In this paper I argue that the practice of archaeology over-emphasizes and over-rewards unambiguous certainty in our interpretations, even though our conclusions are usually drawn from necessarily partial, underdetermined and complex evidence. I argue that full or partial erasure of ambiguity from our data and from our interpretive assertions does not serve the long-term interests of the discipline; that a feminist practice aimed at more nuanced understandings of the past and open to more subtle, multivalenced notions of reality, must accept ambiguity as a central feature of archaeological interpretation. After I review familiar strategies that are used to obscure troubling areas of uncertainty in archaeology, I urge feminist practice to resist employing these “mechanisms of closure” in our work. It is only by openly recognizing and preserving the ambiguity that resides in messy data arrangements today that we stand any hope of fuller and richer understandings in the future.
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Clearly, issues surrounding uncertainty and ambiguity are neither restricted to archaeology nor distributed homogeneously throughout archaeology. British archaeology may suffer less from the exaggerated certitude we recognize in North America, related, perhaps, to North America’s greater pretensions to archaeology as a rigorous science. Community and indigenous archaeologies are similarly tempered by a deliberate attention to alternative sensibilities and sources of knowledge. At the same time, I am reminded of a vibrant literature from computer science on such issues as representational authorship and accuracy (cf. for example Ryan 1996, and Gillings 2000).
Issues of underdetermined conclusions raise the closely related problem of equifinality: that equally satisfactory interpretations can be drawn from the same observations.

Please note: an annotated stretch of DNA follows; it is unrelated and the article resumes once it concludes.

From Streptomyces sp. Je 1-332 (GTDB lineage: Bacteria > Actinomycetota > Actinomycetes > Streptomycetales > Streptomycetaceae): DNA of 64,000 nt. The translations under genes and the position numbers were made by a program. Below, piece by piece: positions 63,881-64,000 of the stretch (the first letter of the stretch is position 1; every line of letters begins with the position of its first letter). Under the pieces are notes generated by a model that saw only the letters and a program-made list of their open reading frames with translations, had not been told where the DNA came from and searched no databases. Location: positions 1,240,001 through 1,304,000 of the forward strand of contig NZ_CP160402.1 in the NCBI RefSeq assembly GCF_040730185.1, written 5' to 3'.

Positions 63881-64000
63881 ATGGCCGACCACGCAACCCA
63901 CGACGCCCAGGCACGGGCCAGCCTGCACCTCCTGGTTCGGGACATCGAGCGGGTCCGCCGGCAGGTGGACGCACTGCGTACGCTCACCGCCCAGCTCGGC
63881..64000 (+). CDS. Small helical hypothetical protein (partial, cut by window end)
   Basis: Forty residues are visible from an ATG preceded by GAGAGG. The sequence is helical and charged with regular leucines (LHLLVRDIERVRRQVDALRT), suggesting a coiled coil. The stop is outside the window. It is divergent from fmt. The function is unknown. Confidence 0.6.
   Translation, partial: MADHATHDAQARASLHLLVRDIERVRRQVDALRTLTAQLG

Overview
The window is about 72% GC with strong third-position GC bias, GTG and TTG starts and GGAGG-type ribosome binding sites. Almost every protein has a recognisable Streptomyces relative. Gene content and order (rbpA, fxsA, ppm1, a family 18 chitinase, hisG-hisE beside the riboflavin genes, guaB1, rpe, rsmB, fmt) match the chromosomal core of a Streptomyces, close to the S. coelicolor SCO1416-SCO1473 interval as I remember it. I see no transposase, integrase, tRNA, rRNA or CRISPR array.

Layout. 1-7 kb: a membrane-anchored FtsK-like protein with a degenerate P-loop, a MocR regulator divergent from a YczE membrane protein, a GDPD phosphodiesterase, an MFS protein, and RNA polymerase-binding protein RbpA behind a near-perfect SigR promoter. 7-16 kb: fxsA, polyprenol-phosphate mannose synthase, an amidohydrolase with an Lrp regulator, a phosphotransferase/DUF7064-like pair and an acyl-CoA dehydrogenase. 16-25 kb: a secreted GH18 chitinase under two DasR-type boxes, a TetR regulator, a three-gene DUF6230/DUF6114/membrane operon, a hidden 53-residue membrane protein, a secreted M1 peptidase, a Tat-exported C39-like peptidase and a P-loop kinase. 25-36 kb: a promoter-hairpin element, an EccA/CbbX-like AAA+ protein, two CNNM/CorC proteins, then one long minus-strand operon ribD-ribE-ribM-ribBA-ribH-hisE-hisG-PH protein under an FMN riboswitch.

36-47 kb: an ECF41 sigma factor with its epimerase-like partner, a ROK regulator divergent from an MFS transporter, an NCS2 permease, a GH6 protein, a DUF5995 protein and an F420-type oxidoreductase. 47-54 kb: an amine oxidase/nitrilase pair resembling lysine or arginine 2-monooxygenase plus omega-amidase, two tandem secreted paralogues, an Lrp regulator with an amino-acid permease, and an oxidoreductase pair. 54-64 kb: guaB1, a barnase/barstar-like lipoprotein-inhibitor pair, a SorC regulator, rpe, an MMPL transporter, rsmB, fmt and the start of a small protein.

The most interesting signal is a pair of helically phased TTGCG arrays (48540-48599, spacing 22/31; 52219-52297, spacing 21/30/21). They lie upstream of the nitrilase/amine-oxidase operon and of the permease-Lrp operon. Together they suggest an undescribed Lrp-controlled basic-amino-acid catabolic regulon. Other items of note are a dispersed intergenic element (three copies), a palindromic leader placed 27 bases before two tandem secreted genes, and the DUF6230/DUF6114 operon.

Many of these ambiguity-reducing strategies are also in use in other science disciplines but I am concerned here specifically with their applications in archaeology.
The ambiguity we confront when we are making sense of data is guided by a large archaeological literature covered under the topic of “inference”. Archaeologists are aware of and attentive to the leaps of faith involved in inference, and the stabilization of interpretation at this level is not ignored. In fact, ethnoarchaeology, experimental archaeology, the study of formation processes, the direct historical method and the application of analogies are all methods developed to deal with archaeological inference. Nevertheless, the argument I am making—that archaeologists regularly overstate their confidence in their inferred meanings—still holds.
Motivations for asserting certitude and authority clearly differ in different scholarly contexts. Presentations to the public, for instance, demand their own voice of clarity and disciplinary authority (archaeology can deliver!), while presentations to granting agencies must sound confident because money will be given to people and projects that are seen as having the greatest chance of definitive success.
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Profound thanks to Meg Conkey and Alison Wylie for their long years of loyal struggle to bring these papers to publication, and to all the members of the April Collective for the stimulating seminar we shared at SAR; thanks to the School of American Research for their gracious accommodations. Special gratitude is due, overdue and double-due to Meg Conkey for constantly reiterating the courage to keep at these ideas and for being a model of dignity and compassion through it all. I appreciate the extremely thoughtful comments from anonymous reviewers which doubtlessly improved the paper, but I also accept responsibility for all areas where the paper is still flawed. Finally, I thank Stephen Head for his steadfast support in allowing ambiguity to be.
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Gero, J.M. Honoring Ambiguity/Problematizing Certitude. J Archaeol Method Theory 14, 311–327 (2007). https://doi.org/10.1007/s10816-007-9037-1
- Feminist practice